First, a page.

Around the time I started seeing the effects of creating iMixes, I read Chris Andersen’s 2004 Wired article on the Long Tail. Many people have written further on the topic and how it can apply, including the previous link to Seth Godin above. While the concept is geared towards companies that own or sell enormous amounts of content (iTunes, Amazon, Netflix, etc.) it can still be embraced by those of us that are part of the content. For starters, we’ve overcome the battle for distribution. Our content is now available through retailers capable of wharehousing longtail content, whether physically or digitally. If we can use our heads and come up with some creative strategies to make people aware of our music, availability is really all we need.
On the surface (sans marketing, publicity, and budget), the only difference in retail between content of an unknown independent artist and an unknown major label developing artist is placement. iMixes are a great way to make up for lost placement. In fact, it can be more valuable in some respects. Imagine walking into a store and seeing a display for some artist you’ve never heard about. Sure, you might stop and look at the CD, but you’ve got no idea what they’re about and are not likely to buy it. Now imagine the same scenario except this time some people you met at one of your favorite band’s show the other night are all hovering around that display. In the presence of other customer’s with similar tastes to yourself, this new artist’s CD is more attractive. That’s the “Listeners Also Bought” section. New music is also more attractive when put in some context with artists you already know, and that’s exactly the purpose of playlists and iMixes.
Furthermore, you don’t have to control a huge catalog to benefit from the long tail. While I don’t own an enourmous amount of content, I DO own all of my own content. And I’m not trying to run a huge company, I just need to make enough money to cover my own costs and help carve out a living. When somebody buys my music on iTunes, I’m paid 2/3 of the retail price. That’s better than any artist with a record contract. As I continue to record and expand my little catalog, my income will continue to increase. To make $1,000 a month from downloads, I only need to sell about 1,570 tracks (or the album equivalent, which is roughly 157 albums). That’s actually not very difficult once you have several albums available and things start rolling.
It’s the “things start rolling” part I find most interesting. These are things that tell me people are buying, listening to, and sharing my music. I’ve seen more plays being counted (or “scrobbled”) on Last.fm. Other people include my music in their own iMixes (if people use iMixes to find music, it makes sense they would make their own). What excites me most are the occasional emails from people that realize I’ve made several iMixes they’ve found. These people loved my mixes, felt they had similar tastes, bought my albums, joined my email list, and have come to shows. They’ve become one of what Kevin Kelly calls the 1,000 True Fans.
The point is, once you get some momentum going, the rest will start taking care of itself.
Being an independent artist is a lot like competing in a decathlon. To be successful you need to be more than competent at many different skills, from the creative process to the business side. But most of us spend more time perfecting the artistic side of our craft, so much that we can’t even comprehend the rest. I’ve heard people say most musicians spend more time practicing their craft than brain surgeons do theirs. Think about that next time you have a headache.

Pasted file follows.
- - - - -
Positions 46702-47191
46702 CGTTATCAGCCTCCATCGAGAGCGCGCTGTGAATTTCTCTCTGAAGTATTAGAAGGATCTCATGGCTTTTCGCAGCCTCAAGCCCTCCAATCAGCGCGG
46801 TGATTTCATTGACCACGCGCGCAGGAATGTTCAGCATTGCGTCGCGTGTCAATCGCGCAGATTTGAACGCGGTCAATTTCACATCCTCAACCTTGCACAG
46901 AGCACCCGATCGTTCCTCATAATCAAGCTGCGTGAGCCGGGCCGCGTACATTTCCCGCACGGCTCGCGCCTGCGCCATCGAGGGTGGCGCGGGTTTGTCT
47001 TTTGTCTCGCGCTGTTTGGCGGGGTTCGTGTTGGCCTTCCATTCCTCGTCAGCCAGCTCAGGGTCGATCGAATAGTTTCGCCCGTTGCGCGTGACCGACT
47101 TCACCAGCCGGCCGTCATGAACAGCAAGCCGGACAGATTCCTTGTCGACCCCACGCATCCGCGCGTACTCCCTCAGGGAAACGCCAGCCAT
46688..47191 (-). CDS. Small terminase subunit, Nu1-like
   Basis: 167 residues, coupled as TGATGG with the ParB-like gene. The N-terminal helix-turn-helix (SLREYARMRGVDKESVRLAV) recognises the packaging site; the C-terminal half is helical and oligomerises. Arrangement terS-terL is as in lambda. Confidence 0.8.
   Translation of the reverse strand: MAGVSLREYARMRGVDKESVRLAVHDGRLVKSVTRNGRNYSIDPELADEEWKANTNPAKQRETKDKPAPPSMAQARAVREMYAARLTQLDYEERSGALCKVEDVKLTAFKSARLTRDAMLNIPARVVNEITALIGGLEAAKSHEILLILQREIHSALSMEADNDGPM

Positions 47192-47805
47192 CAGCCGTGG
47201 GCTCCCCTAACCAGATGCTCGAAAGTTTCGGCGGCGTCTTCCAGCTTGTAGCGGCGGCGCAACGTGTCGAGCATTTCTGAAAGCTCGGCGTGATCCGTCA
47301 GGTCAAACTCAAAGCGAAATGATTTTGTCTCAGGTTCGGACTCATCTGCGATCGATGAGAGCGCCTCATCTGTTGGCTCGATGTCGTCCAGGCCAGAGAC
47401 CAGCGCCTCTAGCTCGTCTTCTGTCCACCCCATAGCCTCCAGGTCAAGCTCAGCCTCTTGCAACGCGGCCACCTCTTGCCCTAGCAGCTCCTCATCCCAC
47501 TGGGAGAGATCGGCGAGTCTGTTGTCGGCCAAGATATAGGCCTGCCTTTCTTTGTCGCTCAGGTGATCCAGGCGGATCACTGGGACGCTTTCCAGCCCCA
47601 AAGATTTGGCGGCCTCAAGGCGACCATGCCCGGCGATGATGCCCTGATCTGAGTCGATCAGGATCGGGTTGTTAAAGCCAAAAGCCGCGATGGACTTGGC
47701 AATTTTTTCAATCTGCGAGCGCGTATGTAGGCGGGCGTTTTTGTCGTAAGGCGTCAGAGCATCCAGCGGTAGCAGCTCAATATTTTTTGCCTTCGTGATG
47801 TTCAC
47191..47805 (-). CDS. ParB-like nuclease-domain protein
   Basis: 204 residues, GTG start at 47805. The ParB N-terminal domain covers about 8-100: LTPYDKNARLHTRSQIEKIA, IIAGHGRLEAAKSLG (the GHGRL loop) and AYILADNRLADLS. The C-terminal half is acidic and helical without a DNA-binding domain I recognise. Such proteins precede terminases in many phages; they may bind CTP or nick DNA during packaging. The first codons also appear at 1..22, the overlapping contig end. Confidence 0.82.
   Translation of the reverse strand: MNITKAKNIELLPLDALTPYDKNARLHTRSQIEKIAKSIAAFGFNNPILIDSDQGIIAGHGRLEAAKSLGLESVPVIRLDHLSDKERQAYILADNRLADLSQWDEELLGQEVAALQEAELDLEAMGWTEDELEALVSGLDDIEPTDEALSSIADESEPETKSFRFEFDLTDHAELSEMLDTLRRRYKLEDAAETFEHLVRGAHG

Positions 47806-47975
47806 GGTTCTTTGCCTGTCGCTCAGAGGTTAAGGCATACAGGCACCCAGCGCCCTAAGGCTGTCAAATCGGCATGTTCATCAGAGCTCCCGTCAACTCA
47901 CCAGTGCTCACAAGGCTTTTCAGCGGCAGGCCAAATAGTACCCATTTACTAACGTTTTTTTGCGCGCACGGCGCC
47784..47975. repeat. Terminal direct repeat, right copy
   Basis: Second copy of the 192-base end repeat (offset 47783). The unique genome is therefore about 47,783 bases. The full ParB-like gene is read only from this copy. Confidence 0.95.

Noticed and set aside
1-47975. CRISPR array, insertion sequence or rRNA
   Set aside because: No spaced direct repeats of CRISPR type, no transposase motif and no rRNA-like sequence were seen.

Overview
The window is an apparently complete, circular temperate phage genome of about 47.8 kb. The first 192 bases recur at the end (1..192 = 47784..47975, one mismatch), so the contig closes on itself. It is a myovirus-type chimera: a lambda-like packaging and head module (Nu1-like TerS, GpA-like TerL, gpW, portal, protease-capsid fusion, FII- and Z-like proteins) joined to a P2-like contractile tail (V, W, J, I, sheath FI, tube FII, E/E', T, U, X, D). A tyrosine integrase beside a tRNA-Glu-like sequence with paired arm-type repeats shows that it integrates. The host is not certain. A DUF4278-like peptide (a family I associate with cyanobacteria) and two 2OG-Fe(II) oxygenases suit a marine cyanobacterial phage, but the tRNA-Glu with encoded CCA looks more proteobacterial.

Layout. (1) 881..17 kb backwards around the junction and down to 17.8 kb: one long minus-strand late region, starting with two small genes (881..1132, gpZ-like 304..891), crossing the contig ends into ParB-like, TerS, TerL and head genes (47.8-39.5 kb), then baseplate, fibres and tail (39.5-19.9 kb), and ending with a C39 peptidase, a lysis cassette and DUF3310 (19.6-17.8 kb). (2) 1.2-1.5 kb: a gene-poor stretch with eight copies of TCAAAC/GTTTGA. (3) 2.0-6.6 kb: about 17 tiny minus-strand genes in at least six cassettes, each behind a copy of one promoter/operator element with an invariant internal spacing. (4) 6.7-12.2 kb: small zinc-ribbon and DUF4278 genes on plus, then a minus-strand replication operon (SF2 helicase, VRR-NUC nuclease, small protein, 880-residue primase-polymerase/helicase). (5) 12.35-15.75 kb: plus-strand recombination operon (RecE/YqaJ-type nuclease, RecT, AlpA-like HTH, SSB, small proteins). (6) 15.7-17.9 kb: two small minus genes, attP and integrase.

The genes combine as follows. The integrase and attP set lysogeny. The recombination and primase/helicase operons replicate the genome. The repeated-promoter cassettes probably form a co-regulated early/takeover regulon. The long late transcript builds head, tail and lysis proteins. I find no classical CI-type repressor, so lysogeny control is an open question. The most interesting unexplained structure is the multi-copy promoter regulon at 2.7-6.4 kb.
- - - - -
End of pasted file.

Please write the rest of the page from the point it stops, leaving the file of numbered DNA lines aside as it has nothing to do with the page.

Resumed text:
The key to making this work is to NOT think like a business person or marketer. Instead, think like a fan. When you’re writing songs or practicing, you’re trying to reach the level of the artists you love. You’re looking at the target from the perspective of a fan. If you want somebody to buy your music, why not use the same approach?
When an easy, effective resource for promoting your music comes along, a lot of artists sort of flip out. When MySpace allowed band profiles, everyone started making profiles and adding as many friends as possible. It went so far as to create a market for automated friend adders. To me, this misses the point completely. I hate getting impersonal requests from bands on MySpace. It’s immediately obvious when somebody hasn’t looked at my profile or listened to my music.
iMixes are similar. It’s so easy to do many people run the risk of getting a little obsessive. It’s easy to start thinking that, if you just connect your album to more popular artists, or perhaps the MOST popular artist, then you’ll reach all their fans! But in reality, you’re missing your true fans by not using the music that is most like yours. Stop worrying about how many people you reach, just try to have an impact on everyone that you do reach.
Furthermore, iTunes did not create the iMix feature to help me promote independent artists. I’ve had a few people tell me not to tell anyone else about this strategy. They are paranoid that iTunes will pull the plug. Why? What are you going to do that’s harmful? If you find yourself questioning your own ethics, then stop what you’re doing. This isn’t a competition, it’s not about having the top rated mixes on the top selling albums. This is about connecting with people like you. People who like the same music as you, who have yet to discover your music.
Finally, the business end of things can be a big distraction from the creative process. When an artist with a record deal isn’t selling records, they usually point their finger at the label. They think the label is doing something wrong. But most of the time the label drops the artist, not the other way around. The problem is usually the product, not the marketing plan. In contrast, if you have a really great product you don’t need much of a marketing plan. So focus on what goes into your product before you worry about selling it.
Make the best music you can, nudge it towards a very specific audience that’s probably not too unlike the fan within you, and let the momentum start building. This is a great way to kick off a career as an independent musician.